Every time it happens….

Every time it happens I think I could not possibly be more shocked. This cannot be happening. I tell myself “This is unacceptable and off the charts.” And then it happens again, but worse.

time-624686_960_720Every time it happens I unconsciously move the bar of my tolerance by dumbing it down and numbing myself out from the onslaught of appalling stories.

Every time it happens without knowing it I create a new normal. A new normal that eventually causes me to stop listening; to treat it like “white noise” while I have the luxury of getting on with my life and if I choose to, not switching on the news.

Let me pause and ask you – what scenario came to mind as you read these last three paragraphs? The US election? The GOP candidate and his explosive campaign filled with outrageous vile attacks on every diverse group on the planet? The shocking election results. The Black Lives Matter vs. All Lives Matter debate? The killing of Black men and police officers? The immigrant situation? Terrorist attacks? The attack on US Citizens who are Muslim. The rise in racist incidents and the fear it engenders? The insults to Gold Star families, Veterans and People with Disabilities? Racism, sexism and homophobia being given a new lease of life?

It could be any of these scenarios as they all follow the same pattern.

It was 1979 and I had just finished a meeting at the House of Commons with the then Secretary of State for Education, Sir Rhodes Boyson. I was running late for my flight back to Scotland and headed hurriedly towards the Westminster Tube station to catch a train out to Heathrow.

I paid for my ticket and ran down the stairs towards the platform. I knew there was no train coming but in my head I also knew I was late for my flight and so my adrenaline kept me running. Suddenly I heard the footsteps of two men rushing behind me. I was astute enough to ask myself “Why are they running, there is no train coming” but it was too late. They caught up with me and grabbed my purse. I was outraged and became stronger than I knew I was. I grabbed my purse back from one of them and grabbed the other one by the jacket. One of them got away, but I somehow managed to drag the other one onto the platform and push him against the wall. Passengers were waiting for the train and I yelled for help, asking them to call the Subway Police. No one moved. Some people glanced in my direction, but not one person moved to help me or call the police. I was flabbergasted and as I could not hold the thief any longer I let him go.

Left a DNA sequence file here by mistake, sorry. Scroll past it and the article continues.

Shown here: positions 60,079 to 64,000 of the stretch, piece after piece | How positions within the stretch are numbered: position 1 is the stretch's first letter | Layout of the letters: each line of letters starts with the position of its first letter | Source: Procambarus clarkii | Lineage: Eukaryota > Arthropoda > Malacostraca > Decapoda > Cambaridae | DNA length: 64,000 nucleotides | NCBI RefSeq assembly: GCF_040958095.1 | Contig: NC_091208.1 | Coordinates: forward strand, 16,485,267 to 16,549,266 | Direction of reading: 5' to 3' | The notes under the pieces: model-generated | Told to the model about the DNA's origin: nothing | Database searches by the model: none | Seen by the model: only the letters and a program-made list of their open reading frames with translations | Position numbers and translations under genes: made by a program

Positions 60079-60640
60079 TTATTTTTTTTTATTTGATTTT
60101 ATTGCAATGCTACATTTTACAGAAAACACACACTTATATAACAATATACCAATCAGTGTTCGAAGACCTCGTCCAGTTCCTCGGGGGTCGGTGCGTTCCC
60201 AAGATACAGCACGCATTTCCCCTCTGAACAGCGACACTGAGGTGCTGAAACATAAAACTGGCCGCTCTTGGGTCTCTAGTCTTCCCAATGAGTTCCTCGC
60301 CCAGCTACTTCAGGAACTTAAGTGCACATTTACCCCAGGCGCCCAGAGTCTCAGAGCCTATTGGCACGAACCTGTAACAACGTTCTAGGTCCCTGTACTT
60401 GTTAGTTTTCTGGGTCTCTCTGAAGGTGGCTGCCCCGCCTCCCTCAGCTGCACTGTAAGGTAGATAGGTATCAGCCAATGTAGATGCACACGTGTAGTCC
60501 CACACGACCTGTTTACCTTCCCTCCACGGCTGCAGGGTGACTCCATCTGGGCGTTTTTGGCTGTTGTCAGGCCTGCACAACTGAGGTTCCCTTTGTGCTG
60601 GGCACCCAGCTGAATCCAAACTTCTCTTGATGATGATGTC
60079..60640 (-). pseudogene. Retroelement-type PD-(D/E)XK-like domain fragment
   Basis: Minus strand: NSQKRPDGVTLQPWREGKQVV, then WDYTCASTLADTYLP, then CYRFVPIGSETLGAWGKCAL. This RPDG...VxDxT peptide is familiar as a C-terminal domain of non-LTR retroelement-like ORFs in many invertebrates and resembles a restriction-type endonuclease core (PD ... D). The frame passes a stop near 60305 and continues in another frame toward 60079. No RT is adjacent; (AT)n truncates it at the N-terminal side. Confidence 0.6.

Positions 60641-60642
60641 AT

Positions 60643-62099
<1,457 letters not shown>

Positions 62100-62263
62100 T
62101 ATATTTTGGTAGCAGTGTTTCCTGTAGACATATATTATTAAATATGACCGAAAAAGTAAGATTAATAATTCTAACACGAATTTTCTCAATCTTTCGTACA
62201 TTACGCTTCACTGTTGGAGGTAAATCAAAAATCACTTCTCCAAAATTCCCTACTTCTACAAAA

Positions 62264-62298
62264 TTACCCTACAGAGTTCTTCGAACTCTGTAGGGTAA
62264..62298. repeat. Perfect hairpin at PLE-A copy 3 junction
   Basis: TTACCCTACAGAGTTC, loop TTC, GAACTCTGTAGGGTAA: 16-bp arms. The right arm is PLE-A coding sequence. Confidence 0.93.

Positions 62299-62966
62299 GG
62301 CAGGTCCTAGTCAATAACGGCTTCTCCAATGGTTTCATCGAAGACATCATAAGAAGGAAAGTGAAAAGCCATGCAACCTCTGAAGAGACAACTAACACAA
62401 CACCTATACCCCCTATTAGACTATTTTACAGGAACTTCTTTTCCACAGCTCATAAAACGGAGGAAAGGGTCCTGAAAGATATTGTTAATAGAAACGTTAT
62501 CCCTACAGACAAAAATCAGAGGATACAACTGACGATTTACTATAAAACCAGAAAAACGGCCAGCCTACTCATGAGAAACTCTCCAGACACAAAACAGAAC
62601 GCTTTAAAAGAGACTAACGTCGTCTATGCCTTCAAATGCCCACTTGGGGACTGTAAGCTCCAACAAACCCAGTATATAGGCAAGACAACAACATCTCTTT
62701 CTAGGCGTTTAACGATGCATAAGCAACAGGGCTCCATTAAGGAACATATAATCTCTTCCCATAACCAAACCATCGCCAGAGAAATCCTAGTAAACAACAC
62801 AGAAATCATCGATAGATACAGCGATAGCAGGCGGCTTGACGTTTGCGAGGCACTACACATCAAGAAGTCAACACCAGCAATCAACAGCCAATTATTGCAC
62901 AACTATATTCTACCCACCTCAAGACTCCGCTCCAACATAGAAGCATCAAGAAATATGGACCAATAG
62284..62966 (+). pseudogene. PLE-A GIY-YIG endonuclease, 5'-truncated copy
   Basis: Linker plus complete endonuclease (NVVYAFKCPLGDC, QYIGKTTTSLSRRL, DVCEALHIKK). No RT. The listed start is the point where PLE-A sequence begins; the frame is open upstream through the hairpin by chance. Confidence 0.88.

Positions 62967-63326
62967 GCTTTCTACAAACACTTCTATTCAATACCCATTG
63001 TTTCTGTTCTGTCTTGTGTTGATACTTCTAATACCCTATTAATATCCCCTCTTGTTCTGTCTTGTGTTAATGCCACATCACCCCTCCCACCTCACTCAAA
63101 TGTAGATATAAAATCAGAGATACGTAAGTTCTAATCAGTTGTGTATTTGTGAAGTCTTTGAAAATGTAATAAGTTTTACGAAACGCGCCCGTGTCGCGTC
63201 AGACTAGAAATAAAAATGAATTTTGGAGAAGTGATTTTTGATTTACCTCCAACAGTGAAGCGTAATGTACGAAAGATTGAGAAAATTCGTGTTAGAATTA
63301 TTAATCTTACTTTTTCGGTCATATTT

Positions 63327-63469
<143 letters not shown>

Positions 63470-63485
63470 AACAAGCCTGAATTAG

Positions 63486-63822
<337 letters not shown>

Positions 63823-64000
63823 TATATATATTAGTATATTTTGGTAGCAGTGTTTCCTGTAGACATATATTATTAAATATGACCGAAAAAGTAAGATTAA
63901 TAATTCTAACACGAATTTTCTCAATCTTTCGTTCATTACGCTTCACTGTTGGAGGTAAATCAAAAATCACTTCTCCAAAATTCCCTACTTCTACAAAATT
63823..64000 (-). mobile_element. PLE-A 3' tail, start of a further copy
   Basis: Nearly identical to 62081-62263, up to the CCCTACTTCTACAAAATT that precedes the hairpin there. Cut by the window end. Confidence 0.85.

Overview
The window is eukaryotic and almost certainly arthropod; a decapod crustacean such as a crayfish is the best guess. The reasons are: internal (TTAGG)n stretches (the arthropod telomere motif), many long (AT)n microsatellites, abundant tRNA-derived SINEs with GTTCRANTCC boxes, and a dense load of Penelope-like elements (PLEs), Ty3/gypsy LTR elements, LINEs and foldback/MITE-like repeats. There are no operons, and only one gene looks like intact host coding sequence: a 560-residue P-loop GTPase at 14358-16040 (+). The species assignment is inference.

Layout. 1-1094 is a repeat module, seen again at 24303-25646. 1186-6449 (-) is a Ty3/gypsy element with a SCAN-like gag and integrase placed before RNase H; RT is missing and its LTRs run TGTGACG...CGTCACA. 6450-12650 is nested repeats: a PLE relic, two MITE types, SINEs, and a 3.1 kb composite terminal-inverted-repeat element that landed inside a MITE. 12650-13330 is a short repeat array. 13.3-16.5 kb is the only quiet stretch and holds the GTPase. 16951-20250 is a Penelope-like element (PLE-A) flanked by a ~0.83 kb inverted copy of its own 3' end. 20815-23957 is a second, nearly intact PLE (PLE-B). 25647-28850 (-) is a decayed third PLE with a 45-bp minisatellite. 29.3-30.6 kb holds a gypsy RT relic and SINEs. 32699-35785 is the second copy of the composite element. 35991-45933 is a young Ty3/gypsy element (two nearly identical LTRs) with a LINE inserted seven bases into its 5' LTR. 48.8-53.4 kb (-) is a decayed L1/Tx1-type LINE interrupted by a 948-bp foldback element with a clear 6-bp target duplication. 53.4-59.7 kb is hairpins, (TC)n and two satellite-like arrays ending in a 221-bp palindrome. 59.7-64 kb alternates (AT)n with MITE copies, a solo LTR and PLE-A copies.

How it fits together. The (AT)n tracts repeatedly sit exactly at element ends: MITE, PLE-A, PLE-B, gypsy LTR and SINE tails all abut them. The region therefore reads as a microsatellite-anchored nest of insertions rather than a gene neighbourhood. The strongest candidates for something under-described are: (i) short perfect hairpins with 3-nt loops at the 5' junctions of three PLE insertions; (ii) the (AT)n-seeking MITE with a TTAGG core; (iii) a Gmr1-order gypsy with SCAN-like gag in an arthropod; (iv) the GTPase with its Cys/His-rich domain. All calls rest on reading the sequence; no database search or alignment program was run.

The Sunday following that incident I found myself back in the London Subway and as I boarded the train a man in front of me put his hand out to steal a woman’s purse. I stepped forward and bumped into him so that he lost his balance and was unable to get her purse. He turned around, glared at me and left the train. One small step can make a difference. What steps are you willing to take to ensure we retain our civility and respect for each other’s differences? #inclusionwins

We do not have the luxury of turning away; we cannot give in to attempts to normalize what is not normal; we cannot go back to business as usual and pretend that things will be fine. We cannot wait four years or even two years. If we want an inclusive culture, at home, at work, in our country and in the world, we need to stay vigilant, take a step forward and let our voices be heard – every time it happens.

 

If you would like to learn more check out my latest book “The Illusion of Inclusion”. Available on Amazon http://tinyurl.com/zmupd8n

This entry was posted by Dr. Helen Turnbull in Diversity & Global Inclusion, Embedding Inclusion, Global Inclusiveness. Bookmark the permalink. Follow comments with the RSS feed for this post.